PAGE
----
- Page 1 Sony Cyber-shot HX20V
- Page 2 Handling, Performance, Image Quality and Verdict
- Page 3 Sample Images: ISO Performance
- Page 4 Sample Images: General Images
The HX20V is undoubtedly a stylish looking camera that’s very much in keeping with its slightly higher than average price tag. Our review sample came in a shade of grey with a slight amethyst hue to it (think Asus Transformer Prime, but more subtle) although it’s also available in an all-black version.
Build quality is pretty high. The front fascia, top-plate the lens ring and top-plate are all treated to a metallic finish, but the back of the camera (and the memory card/battery door) is made from toughened plastic. Overall, the camera does feel quite solid and well built though, and certainly doesn’t feel in any way cheap. At around 250g with battery and card there’s also a reassuring weight about it.
The front of the camera is given an ergonomically sculpted finger grip that’s made from a rubber for added grip, while the back gets a concave thumb rest. Together these allow you to hold the camera comfortably and securely. One-handed operation isn’t a problem either, although even with the SteadyShot image stabilisation switched on you may want to use two hands in order to get a more steady hold.
In keeping with other Sony compacts (and CSCs) buttons are few but well spaced. The D-pad on the back is surrounded by a circular ring that moves independently of the D-pad and which can be used to cycle through various shooting and menu options. The in-camera menu can take some time to get used to though as it’s effectively split into two layers – a top level of ‘quick menu’ items and a more detailed menu for more general camera settings, including formatting the memory card, and changing from AVCHD to MP4.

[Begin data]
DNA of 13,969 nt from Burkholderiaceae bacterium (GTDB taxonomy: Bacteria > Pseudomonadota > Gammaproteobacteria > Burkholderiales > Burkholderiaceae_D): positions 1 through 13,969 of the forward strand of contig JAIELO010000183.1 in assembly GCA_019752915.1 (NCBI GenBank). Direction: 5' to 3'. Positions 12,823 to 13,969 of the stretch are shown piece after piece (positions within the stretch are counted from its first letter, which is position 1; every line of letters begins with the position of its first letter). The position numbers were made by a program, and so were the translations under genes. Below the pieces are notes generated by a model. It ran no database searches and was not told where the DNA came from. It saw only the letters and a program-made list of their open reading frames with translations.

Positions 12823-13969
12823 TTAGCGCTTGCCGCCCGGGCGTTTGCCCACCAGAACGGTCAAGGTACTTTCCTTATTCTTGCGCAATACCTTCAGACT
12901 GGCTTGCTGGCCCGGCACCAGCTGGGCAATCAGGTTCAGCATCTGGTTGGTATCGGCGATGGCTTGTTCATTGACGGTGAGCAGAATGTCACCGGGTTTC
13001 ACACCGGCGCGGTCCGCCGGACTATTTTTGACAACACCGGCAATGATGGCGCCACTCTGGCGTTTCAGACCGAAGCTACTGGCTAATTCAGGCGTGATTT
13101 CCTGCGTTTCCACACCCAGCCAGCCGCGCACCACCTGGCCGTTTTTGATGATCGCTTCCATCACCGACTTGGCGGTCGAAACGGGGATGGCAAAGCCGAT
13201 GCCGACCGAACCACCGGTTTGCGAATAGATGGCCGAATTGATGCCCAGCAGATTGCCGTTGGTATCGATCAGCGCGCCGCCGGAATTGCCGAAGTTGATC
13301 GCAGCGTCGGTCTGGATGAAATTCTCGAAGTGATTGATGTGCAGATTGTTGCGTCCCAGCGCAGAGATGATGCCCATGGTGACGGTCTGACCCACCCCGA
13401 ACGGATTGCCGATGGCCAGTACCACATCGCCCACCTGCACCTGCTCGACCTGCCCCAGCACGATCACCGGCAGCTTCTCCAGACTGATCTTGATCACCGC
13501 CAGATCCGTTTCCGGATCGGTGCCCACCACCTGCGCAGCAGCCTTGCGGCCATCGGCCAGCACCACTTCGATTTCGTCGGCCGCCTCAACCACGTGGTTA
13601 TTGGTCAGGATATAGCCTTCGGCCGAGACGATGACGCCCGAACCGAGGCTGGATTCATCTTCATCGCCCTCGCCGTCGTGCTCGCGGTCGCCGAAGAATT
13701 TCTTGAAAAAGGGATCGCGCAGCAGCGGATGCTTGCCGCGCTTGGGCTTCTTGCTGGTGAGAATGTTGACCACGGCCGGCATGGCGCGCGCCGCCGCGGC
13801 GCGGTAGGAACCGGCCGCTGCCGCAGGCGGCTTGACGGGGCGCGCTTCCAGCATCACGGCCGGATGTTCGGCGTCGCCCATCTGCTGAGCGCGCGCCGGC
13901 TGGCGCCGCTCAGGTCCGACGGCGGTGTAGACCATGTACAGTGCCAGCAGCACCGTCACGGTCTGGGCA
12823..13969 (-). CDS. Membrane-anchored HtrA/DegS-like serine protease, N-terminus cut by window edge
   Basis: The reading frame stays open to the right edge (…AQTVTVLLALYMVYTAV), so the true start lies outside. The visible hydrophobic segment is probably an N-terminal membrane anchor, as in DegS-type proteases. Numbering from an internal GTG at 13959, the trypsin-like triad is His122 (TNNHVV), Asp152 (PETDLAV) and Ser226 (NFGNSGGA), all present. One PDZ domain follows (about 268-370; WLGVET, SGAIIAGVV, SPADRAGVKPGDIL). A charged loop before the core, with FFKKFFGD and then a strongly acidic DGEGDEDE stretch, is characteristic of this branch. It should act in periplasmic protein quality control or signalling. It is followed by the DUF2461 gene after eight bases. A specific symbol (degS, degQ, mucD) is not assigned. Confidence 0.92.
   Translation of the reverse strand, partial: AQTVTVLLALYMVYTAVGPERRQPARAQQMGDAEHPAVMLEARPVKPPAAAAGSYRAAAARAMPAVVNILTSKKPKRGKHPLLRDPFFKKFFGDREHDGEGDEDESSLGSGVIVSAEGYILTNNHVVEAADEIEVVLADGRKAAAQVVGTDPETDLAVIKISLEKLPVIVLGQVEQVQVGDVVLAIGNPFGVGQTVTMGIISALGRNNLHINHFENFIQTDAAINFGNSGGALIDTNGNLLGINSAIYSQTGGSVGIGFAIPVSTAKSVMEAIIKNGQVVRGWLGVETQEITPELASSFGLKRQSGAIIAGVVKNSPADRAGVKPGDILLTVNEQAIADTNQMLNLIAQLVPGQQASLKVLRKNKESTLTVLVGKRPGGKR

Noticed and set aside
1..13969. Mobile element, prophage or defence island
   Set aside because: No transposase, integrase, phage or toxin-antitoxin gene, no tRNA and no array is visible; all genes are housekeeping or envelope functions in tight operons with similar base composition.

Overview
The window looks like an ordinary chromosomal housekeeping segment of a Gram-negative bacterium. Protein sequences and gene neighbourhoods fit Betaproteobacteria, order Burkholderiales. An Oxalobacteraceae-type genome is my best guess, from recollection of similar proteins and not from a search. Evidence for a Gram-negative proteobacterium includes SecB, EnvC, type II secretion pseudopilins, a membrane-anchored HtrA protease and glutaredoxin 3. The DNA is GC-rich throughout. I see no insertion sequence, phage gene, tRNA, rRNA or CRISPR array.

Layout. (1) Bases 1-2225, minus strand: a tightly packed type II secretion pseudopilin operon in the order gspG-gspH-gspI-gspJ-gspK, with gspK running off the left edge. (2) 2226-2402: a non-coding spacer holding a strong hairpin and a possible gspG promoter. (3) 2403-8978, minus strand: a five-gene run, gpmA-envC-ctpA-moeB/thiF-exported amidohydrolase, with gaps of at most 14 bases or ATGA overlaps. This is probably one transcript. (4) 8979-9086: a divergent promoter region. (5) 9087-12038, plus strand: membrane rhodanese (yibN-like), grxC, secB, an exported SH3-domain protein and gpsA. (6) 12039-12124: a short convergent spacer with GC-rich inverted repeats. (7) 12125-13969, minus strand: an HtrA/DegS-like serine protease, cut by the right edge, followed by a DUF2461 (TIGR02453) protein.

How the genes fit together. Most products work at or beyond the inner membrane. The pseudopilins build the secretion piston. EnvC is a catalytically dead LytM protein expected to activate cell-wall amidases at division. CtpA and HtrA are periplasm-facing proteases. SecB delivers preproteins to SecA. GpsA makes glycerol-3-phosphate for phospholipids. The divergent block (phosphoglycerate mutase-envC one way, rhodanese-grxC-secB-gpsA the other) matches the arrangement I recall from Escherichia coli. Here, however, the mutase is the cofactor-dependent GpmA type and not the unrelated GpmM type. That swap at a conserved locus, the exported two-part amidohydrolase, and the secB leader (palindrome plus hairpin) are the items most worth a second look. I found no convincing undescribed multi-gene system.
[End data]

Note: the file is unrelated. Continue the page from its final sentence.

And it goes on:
Thing is, you can only access the latter by opening up the former. The top-level ‘quick menu’ is accessed via the Menu button on the back of the camera. From here, you’ll be offered a range of shooting settings, the number of which will depend entirely on which exposure mode you are using the camera in (more for Program and Manual, less for the iAuto and Superior Auto modes). If you can’t find what you want then you’ll need to scroll down to the suitcase icon and open up the main menu. It does takes a bit of time to remember where everything is.
The zoom is controlled via a spring-loaded rocker switch around the shutter release and takes 2.5seconds to fully extend or retract when the zoom is fully pressed. Feathering the zoom control for more precise control we counted approximately 32 individual stops between 25mm and 500mm.
One area where the HX20V really does is in autofocus performance. Not only does the camera come with a generous range of AF options (Multi AF, Centre AF, Flexible spot, Manual/Semi Manual, Tracking and Face Detection) it’s no slouch when it comes to locking on either. Used outdoors in daylight (in either sunny or overcast conditions) you can expect focus lock-on to be near instantaneous, with the overall speed only dropping slightly at dusk or dawn. Used indoors under artificial lights the HX20V still holds up very well, although it does of course prefer bright bulbs. In especially dark conditions the HX20V has a relatively powerful AF Assist light built into the front of the camera that can help it to lock on to nearby subjects.
Start-up time clocks up at a fraction over 2seconds, which is about average for a camera of this type. General processing speeds aren’t too bad, although they’re by no means the fastest we’ve seen on a travel compact either. Used in Single-shot drive mode the camera is actually rather slow, taking around 2.5secs to process each image; we managed to capture just four in 10seconds. Switching to High-speed Continuous drive mode the HX20V just about manages to hit it’s claimed 10fps (we timed it at 1.2secs for 10 images) although it can only record a maximum of 10 consecutive images after which the camera takes around eight further seconds to process them all. Used on the Low-speed Continuous setting, the HX20V shoots at around 2fps, again to a maximum of 10 consecutive images.